Whitside hoped to so overawe its members by numbers as to convince them that resistance, to the demand that was to follow, would be useless; and thus accomplish the purpose without loss of life. Believing as they did, that their ghost shirts would protect them from the bullets of the soldiers, he might as well have tried to overawe so many lions. Forsyth’s orders from Brooke were “to disarm the Indians where they were camped, to, under no circumstances, allow any of them to escape, and to destroy them if they resisted.” The difficulties coincident with the execution of this duty have been partially explained; and no subordinate ever had a more delicate service to perform. In this connection it must be remembered that Forsyth could not take the initiative in actual conflict with the Indians. Had such a course been in accord with the policy of the government, he could have announced his ultimatum of immediate surrender of arms, or destruction, and governed himself accordingly. Instead, by the limitations of this policy, he was chiefly occupied in an endeavor to obey his order “to disarm,” without resorting to the alternative “to destroy”—though at the same time taking the necessary precautions to meet what all feared would follow.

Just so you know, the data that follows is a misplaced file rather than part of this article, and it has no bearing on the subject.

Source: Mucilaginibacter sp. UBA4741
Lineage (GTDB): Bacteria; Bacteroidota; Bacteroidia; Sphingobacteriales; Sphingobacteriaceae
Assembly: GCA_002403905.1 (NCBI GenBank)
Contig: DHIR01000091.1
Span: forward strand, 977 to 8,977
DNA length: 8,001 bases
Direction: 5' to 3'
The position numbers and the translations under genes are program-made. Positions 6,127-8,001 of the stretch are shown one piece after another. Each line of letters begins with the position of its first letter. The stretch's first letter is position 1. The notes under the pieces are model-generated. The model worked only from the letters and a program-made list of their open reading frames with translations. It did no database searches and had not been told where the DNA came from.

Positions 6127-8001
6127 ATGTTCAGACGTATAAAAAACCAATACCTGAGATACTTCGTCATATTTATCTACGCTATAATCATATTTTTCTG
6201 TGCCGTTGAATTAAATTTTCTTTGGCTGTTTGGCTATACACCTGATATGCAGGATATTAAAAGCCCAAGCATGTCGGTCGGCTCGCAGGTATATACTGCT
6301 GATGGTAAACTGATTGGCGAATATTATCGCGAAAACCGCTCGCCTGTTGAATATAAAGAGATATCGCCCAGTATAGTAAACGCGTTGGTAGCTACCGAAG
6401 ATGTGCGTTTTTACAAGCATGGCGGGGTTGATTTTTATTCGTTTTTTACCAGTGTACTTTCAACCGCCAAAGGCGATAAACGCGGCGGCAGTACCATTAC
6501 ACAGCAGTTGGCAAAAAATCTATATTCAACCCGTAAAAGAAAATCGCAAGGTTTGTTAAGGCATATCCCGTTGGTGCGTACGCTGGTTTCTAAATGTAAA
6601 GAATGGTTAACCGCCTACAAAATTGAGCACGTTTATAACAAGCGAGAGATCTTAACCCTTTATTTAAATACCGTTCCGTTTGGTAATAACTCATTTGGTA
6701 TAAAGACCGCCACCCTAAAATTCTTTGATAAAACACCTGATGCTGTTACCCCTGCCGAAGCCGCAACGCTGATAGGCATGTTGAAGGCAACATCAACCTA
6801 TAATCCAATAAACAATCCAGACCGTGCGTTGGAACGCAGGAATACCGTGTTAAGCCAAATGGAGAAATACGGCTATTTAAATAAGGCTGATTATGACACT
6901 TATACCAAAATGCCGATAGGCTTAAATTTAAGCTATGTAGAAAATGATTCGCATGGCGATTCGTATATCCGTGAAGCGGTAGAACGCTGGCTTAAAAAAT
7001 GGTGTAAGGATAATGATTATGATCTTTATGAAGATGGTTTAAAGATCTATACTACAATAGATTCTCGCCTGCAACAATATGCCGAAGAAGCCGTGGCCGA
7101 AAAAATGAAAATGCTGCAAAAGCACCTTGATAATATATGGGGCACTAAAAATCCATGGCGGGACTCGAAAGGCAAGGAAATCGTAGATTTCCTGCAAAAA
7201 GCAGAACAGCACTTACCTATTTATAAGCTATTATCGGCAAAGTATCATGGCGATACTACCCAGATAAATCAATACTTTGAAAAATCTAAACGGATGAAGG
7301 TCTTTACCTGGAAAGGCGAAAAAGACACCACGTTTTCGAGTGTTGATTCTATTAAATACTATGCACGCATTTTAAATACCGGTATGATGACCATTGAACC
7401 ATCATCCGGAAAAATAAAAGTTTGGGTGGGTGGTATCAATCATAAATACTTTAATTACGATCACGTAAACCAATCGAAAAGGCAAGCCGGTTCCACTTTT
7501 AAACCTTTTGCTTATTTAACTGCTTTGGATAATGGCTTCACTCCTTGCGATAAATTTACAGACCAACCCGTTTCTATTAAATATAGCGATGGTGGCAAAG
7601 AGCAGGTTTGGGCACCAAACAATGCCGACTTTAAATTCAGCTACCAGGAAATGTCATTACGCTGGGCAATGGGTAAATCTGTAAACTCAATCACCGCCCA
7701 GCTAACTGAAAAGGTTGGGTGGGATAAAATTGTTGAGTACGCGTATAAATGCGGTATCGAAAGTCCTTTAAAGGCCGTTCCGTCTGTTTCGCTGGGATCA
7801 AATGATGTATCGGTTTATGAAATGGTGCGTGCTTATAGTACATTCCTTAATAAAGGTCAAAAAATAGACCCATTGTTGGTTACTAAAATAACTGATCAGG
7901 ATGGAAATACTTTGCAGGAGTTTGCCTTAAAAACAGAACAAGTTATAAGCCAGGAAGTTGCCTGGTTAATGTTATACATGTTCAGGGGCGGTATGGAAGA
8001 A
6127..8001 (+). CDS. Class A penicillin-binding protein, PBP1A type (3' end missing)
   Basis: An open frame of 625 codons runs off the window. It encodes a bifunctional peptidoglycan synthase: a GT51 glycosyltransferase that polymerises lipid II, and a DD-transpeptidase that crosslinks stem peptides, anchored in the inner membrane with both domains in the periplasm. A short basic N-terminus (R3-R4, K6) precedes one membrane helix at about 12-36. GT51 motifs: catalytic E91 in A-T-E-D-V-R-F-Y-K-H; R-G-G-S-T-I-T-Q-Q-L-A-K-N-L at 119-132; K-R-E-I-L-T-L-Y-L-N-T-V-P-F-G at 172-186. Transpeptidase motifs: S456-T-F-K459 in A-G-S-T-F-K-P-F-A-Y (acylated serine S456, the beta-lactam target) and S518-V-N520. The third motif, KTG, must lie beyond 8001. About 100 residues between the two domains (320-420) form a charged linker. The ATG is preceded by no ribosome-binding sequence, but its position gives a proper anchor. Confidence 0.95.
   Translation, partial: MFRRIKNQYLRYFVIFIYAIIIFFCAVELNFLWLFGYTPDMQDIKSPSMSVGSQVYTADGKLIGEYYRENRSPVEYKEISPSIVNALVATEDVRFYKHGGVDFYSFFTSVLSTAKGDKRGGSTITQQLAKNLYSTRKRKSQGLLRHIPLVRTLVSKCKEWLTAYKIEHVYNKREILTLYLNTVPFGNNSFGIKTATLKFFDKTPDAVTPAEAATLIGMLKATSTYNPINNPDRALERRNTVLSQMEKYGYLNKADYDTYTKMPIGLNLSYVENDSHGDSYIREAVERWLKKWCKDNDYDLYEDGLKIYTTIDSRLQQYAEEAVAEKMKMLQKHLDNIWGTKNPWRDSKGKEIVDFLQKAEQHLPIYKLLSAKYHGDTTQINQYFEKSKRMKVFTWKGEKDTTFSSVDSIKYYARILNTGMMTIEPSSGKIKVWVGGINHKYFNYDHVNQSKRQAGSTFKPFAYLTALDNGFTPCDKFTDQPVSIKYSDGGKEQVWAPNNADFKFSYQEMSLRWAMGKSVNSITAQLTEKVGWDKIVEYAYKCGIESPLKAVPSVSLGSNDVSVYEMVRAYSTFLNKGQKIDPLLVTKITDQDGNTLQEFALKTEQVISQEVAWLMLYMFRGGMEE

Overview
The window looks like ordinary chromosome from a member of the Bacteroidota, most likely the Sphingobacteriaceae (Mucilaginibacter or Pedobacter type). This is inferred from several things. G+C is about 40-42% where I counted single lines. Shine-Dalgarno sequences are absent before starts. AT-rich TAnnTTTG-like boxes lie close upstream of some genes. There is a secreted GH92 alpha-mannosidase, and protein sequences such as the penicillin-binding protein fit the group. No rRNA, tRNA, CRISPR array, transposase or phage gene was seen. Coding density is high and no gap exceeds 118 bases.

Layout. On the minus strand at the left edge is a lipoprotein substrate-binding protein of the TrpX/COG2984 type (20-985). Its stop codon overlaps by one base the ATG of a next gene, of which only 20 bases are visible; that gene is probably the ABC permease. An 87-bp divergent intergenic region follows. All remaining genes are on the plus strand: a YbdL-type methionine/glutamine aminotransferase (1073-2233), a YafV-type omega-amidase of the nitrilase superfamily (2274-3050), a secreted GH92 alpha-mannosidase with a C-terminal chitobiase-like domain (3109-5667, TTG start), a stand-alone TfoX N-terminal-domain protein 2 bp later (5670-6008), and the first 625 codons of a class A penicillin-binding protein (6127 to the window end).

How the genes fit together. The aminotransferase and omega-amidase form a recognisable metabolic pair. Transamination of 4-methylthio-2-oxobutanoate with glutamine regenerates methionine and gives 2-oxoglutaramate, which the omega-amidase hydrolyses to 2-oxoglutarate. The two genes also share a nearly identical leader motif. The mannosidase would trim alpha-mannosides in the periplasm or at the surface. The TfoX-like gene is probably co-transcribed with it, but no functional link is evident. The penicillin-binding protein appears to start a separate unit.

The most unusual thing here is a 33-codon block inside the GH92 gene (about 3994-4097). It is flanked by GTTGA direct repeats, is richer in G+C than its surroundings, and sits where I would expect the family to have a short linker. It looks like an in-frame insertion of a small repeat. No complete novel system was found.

Early in the morning of December 29th, Forsyth made his dispositions for the coming contest in diplomacy, it was hoped; but in force, it was feared. Whitside’s sentinels from Troops “A” and “I”, and the remainder of the guard, were left as morning found them—one third on post around the village, and the other two thirds stationed at suitable points from which to support the sentinels in case of necessity. Troops “B” and “K” were held in reserve, to be used as occasion demanded. These four Troops remained dismounted, their horses being left at the picket lines in camp. Troops “C”, “D”, “E”, and “G” were mounted and stationed at such sheltered positions as were available around and at some distance from the flat on which the village was located. The artillery was placed on a rise of ground north of and over looking and controlling the flat, with Troop “E” near at hand. All were cautioned to avoid doing anything to excite suspicion on the part of the Indians. When these arrangements were completed, Forsyth called a council, and took his place on the flat between Whitside’s camp and the village. Only a part of the bucks responded, and, after showing themselves, they returned to the village. This constant moving back and forth continued for half an hour or more, the bucks paying no attention to Forsyth’s instructions to listen to what he had to say. Finally, Big Foot, who was ill with pneumonia, was brought from the tent which had been pitched for his comfort and treatment, and in front of which Forsyth stood, and was persuaded to cause his bucks to assemble. Even then they paid little or no attention to the purpose of the council, and many of them returned to the village in defiance of every effort to restrain them. It then became necessary to adopt some method by which they could be held until Forsyth could explain what he had been ordered to demand of them. For this purpose, Troops “B”, and “K” were moved to the flat between the village and the place of council, and placed in effective position. Several bucks, at different times, tried to push themselves through these lines toward the village, and it required the greatest forbearance on the part of the officers and men to prevent an outbreak.